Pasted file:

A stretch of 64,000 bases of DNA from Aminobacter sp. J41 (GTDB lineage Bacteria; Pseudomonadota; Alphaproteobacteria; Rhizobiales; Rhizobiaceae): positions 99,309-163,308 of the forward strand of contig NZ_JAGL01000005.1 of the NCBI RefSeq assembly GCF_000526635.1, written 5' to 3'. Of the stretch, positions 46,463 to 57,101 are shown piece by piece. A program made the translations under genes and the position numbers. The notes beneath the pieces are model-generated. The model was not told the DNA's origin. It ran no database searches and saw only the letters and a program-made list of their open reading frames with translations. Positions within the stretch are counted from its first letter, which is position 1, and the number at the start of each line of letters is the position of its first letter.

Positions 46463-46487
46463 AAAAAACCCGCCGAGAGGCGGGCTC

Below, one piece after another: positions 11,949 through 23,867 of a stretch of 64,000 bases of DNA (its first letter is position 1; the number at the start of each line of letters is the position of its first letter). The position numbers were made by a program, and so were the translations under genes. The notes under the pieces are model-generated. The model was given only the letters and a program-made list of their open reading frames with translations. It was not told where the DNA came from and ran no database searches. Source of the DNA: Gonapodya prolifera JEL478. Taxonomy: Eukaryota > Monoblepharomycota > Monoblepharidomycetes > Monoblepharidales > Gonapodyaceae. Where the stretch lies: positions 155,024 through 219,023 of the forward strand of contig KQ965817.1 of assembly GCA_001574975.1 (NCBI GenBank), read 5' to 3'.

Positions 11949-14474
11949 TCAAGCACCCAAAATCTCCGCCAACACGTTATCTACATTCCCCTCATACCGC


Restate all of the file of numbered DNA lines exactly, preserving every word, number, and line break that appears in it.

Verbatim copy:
A stretch of 64,000 bases of DNA from Aminobacter sp. J41 (GTDB lineage Bacteria; Pseudomonadota; Alphaproteobacteria; Rhizobiales; Rhizobiaceae): positions 99,309-163,308 of the forward strand of contig NZ_JAGL01000005.1 of the NCBI RefSeq assembly GCF_000526635.1, written 5' to 3'. Of the stretch, positions 46,463 to 57,101 are shown piece by piece. A program made the translations under genes and the position numbers. The notes beneath the pieces are model-generated. The model was not told the DNA's origin. It ran no database searches and saw only the letters and a program-made list of their open reading frames with translations. Positions within the stretch are counted from its first letter, which is position 1, and the number at the start of each line of letters is the position of its first letter.

Positions 46463-46487
46463 AAAAAACCCGCCGAGAGGCGGGCTC

Below, one piece after another: positions 11,949 through 23,867 of a stretch of 64,000 bases of DNA (its first letter is position 1; the number at the start of each line of letters is the position of its first letter). The position numbers were made by a program, and so were the translations under genes. The notes under the pieces are model-generated. The model was given only the letters and a program-made list of their open reading frames with translations. It was not told where the DNA came from and ran no database searches. Source of the DNA: Gonapodya prolifera JEL478. Taxonomy: Eukaryota > Monoblepharomycota > Monoblepharidomycetes > Monoblepharidales > Gonapodyaceae. Where the stretch lies: positions 155,024 through 219,023 of the forward strand of contig KQ965817.1 of assembly GCA_001574975.1 (NCBI GenBank), read 5' to 3'.

Positions 11949-14474
11949 TCAAGCACCCAAAATCTCCGCCAACACGTTATCTACATTCCCCTCATACCGC